Before we take a deep dive on the subject, let’s first get on the same page on the definitions. An organizational unit is considered a Cost Center if, from accounting perspective, only the expenses are considered, and revenues are not. It is considered a Profit Center where all elements of expenses and revenue are considered. For the purpose of this article, Managed Services is classified as a unit (either within or outside of the organization) providing post-production support.
The Return on Investment (ROI) calculations for transactional and operational systems such as ERP, office productivity etc. in general invariably add the post-production support as a cost while calculating the total ROI for the project. This, however, should not be the case for Advanced Analytics projects. In this article, I will detail one scenario of Advanced Analytics – Decay of Performance of Model – and provide a perspective on why post-production support is a revenue stream for organizations, hence making the case that managed service should be considered as profit center.
Figure 1 depicts a typical project work breakdown structure for a scoring model development project.
Any scoring model (except for quantum computing models) will have 4 outcomes. These outcomes are: True Positive (TP) and True Negative (TN) wherein the model correctly predicts the intended experiment results; False Positive (FP) and False Negative (FN) wherein the model incorrectly predicts the intended results. A good scoring model is one which has the high prediction accuracy. Accuracy is defined as ((TP+TN)/(TP+FP+TN+FN)) or simply a ratio of the number of correct outcomes divided by total number of test. Once the target level of accuracy is achieved, through iterative training of the model, the project is classified as a success and model is deployed.
And here lies the central point of this article – Performance decay of the scoring model.
1. Dataset may not be comprehensive
Datasets are the key to success. Richer the datasets more accurate the predictive outcome will be. At the inception of the project, efforts are made to identify as many datasets as possible to model. Despite the best of efforts, it is not possible to capture all the data streams, and if miraculously it is done, there remains a gap where new data comes to the surface forming a new dataset or modifying the current dataset. For example, 10 years ago for the gender dataset, there were only two options modeled which were Male (M) and Female (F). Advanced modeling considered the blank values as well. A scoring model developed on this basis will need to be “updated” today to incorporate values other than the three listed above.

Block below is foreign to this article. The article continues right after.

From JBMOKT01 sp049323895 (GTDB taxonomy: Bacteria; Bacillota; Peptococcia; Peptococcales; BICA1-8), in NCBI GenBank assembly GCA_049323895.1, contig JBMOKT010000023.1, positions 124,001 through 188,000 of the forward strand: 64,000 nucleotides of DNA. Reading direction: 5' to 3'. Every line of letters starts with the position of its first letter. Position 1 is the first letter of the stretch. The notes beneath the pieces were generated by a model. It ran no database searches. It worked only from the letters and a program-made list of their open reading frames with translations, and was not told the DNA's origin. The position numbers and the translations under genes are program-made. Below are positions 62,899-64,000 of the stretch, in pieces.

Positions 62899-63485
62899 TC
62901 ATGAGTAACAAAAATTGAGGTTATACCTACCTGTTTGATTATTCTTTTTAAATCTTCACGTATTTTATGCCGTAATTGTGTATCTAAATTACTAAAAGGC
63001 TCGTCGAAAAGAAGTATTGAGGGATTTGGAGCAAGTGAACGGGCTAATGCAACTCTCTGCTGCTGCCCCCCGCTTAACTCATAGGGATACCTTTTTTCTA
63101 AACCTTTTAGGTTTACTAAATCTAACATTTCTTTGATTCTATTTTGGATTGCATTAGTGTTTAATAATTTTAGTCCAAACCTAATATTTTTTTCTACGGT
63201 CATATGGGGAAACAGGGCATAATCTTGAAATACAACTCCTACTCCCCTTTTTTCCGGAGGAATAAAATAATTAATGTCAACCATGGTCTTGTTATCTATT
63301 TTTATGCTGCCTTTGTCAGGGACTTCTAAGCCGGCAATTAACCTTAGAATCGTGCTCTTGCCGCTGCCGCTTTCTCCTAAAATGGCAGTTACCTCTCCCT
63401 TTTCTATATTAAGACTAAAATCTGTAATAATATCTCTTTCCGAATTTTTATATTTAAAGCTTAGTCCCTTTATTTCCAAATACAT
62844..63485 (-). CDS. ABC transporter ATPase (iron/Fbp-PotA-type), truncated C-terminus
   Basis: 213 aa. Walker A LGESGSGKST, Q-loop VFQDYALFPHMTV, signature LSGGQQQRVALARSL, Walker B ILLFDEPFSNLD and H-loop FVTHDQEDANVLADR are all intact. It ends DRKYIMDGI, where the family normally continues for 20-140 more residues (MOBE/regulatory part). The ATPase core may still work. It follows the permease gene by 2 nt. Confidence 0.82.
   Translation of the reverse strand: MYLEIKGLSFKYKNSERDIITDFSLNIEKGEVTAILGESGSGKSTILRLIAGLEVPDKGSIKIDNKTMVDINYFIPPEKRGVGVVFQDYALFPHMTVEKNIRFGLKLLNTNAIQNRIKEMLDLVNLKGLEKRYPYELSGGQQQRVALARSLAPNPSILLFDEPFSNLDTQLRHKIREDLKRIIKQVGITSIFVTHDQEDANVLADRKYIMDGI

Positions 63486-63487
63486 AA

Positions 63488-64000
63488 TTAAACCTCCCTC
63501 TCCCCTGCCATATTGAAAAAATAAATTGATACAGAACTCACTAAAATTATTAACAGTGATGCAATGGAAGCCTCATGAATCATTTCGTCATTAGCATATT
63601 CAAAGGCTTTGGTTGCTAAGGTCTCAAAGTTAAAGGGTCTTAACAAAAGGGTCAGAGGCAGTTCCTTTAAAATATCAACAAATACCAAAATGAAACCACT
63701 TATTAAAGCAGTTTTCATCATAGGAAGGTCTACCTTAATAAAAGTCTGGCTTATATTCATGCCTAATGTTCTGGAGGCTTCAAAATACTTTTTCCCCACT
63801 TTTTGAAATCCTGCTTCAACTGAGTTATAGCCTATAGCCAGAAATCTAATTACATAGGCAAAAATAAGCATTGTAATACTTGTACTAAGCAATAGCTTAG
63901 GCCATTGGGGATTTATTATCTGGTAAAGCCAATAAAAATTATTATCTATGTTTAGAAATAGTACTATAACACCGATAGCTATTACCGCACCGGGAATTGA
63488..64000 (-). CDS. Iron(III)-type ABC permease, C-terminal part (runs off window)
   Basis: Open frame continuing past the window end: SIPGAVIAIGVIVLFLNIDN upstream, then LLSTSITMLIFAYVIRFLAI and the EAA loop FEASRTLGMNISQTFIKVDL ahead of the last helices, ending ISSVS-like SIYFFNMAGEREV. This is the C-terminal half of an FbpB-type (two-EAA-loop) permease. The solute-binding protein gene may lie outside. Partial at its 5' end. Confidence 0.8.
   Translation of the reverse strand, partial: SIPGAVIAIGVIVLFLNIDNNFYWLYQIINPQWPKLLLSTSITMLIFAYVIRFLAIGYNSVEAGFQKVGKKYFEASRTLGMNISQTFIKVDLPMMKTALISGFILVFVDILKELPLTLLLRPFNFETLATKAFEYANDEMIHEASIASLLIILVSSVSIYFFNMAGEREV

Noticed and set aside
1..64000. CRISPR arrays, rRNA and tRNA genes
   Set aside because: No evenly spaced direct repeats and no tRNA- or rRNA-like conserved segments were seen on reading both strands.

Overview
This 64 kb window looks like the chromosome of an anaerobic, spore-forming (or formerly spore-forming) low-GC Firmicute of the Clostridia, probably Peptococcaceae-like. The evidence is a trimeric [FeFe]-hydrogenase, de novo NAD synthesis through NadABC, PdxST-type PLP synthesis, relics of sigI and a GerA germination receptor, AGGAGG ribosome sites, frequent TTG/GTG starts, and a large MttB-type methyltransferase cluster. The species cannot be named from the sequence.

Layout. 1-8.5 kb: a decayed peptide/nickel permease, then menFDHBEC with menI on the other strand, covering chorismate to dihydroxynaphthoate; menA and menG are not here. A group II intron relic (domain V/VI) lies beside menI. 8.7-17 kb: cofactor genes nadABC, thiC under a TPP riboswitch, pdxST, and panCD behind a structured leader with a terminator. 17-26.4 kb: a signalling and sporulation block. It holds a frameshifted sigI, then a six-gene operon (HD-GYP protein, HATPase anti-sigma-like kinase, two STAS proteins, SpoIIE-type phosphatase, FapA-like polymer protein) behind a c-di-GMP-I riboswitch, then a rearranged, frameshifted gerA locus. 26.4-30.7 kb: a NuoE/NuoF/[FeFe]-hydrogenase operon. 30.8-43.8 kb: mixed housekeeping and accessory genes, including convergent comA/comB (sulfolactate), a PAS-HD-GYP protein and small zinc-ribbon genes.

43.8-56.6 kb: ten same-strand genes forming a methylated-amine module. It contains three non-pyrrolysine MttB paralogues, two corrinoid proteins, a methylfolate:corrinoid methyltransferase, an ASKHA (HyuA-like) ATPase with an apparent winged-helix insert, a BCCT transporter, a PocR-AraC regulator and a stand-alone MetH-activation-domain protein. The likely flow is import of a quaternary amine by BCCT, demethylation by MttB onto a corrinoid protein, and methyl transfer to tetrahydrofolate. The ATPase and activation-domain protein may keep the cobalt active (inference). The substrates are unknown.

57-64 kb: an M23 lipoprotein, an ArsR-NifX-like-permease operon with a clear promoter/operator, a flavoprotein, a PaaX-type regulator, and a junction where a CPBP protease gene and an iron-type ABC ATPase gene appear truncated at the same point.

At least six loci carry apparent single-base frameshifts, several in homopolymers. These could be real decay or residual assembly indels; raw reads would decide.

2. New Data/Channel set may become available
“Customer 360 degree” with and without “location” data has very different usability. When the models are enhanced with locational data, it opens totally new revenue streams thus enhancing the ROI. Similarly, in a multi-channel shopping world, it would be prudent to enhance the model based on the channel data. For example, who knew that people will be buying houses using Blockchain and Centra Card (Centra card is a pre-pay card wherein transactions are carried out using crypto currencies)
3. Modeling assumptions change
Every model has some underlying assumptions and it is critical to periodically evaluate if those assumptions hold true. One of the main assumptions is that the future will follow a similar trajectory to that of past. Occasionally (and it is becoming more frequent now) comes along a disruptive technology that totally invalidates the underlying model assumptions. Uber has certainly changed the model for public transportation. People may have forgotten that when Apple launched its cellphone business, it met with much skepticism only to see many leading companies such as Motorola go out of business.
4. Outliers become the norm
No scoring model can be 100% accurate as there are always some outliers which are often ignored. As the trends shift some of the outliers start to become a norm. A classic example is that Airbnb was an outlier when modeling for tourism industry’s hotel’s capacity and utilization planning during the early stages of Airbnb. Today the capacity offered by Airbnb far exceeds that of the largest hotel chain in the world.
In summary, all models will decay with the passage of time and as a result the ROI will erode over time. By treating the Managed Services as a profit center and integrating it with the overall initiative, organizations will continue to reap the benefits of additional revenue due to updated model with minimal of additional expenses.
We at HEXstream believe that Data Analytics is not a static exercise but rather a process that needs to be monitored and tailored based on the dynamic analysis needs. At HEXstream our engagement model extends beyond building data exploration and analytics system. Our managed services team seamlessly takes over the newly built system and provides ongoing support and maintenance to make sure our customers get the full return on their investment.
For more information please contact me at Anshoom.Jain@hexstream.com
About the Author
Anshoom Jain is the Head of Managed Services and Project Management Organization at HEXstream. With over 30 years of consulting and project experience, Anshoom has contributed to several Project Management Institute (PMI) publications such as PMBoK, Standards of Program Management, and Standards of Portfolio Management. Anshoom received his Bachelor’s of Technology from Indian Institute of Technology and his MBA from University of Minnesota’s Carlson School of Management.